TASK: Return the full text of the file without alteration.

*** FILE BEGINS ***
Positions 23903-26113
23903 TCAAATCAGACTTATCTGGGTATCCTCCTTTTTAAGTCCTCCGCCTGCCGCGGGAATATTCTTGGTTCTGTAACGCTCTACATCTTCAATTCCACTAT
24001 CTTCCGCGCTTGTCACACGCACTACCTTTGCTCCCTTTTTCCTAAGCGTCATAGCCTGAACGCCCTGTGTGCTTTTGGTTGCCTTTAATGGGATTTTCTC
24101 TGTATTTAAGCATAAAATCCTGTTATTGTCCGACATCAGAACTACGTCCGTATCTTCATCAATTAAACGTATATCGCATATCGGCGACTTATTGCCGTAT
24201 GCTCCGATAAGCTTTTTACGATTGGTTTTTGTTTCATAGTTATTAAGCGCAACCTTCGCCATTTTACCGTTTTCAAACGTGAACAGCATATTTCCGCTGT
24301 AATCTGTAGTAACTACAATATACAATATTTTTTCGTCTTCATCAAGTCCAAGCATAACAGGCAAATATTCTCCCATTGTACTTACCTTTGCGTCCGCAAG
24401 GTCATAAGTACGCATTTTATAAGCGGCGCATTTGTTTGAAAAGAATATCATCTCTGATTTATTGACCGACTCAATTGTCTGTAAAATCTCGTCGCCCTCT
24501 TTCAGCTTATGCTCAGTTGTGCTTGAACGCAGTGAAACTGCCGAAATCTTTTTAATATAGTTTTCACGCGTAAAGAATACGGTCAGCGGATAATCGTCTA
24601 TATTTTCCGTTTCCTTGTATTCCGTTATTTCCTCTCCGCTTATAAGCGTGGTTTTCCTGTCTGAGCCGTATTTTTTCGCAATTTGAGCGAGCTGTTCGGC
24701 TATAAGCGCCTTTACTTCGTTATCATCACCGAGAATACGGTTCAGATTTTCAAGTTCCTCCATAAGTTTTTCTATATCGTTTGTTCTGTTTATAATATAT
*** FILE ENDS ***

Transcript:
Positions 23903-26113
23903 TCAAATCAGACTTATCTGGGTATCCTCCTTTTTAAGTCCTCCGCCTGCCGCGGGAATATTCTTGGTTCTGTAACGCTCTACATCTTCAATTCCACTAT
24001 CTTCCGCGCTTGTCACACGCACTACCTTTGCTCCCTTTTTCCTAAGCGTCATAGCCTGAACGCCCTGTGTGCTTTTGGTTGCCTTTAATGGGATTTTCTC
24101 TGTATTTAAGCATAAAATCCTGTTATTGTCCGACATCAGAACTACGTCCGTATCTTCATCAATTAAACGTATATCGCATATCGGCGACTTATTGCCGTAT
24201 GCTCCGATAAGCTTTTTACGATTGGTTTTTGTTTCATAGTTATTAAGCGCAACCTTCGCCATTTTACCGTTTTCAAACGTGAACAGCATATTTCCGCTGT
24301 AATCTGTAGTAACTACAATATACAATATTTTTTCGTCTTCATCAAGTCCAAGCATAACAGGCAAATATTCTCCCATTGTACTTACCTTTGCGTCCGCAAG
24401 GTCATAAGTACGCATTTTATAAGCGGCGCATTTGTTTGAAAAGAATATCATCTCTGATTTATTGACCGACTCAATTGTCTGTAAAATCTCGTCGCCCTCT
24501 TTCAGCTTATGCTCAGTTGTGCTTGAACGCAGTGAAACTGCCGAAATCTTTTTAATATAGTTTTCACGCGTAAAGAATACGGTCAGCGGATAATCGTCTA
24601 TATTTTCCGTTTCCTTGTATTCCGTTATTTCCTCTCCGCTTATAAGCGTGGTTTTCCTGTCTGAGCCGTATTTTTTCGCAATTTGAGCGAGCTGTTCGGC
24701 TATAAGCGCCTTTACTTCGTTATCATCACCGAGAATACGGTTCAGATTTTCAAGTTCCTCCATAAGTTTTTCTATATCGTTTGTTCTGTTTATAATATAT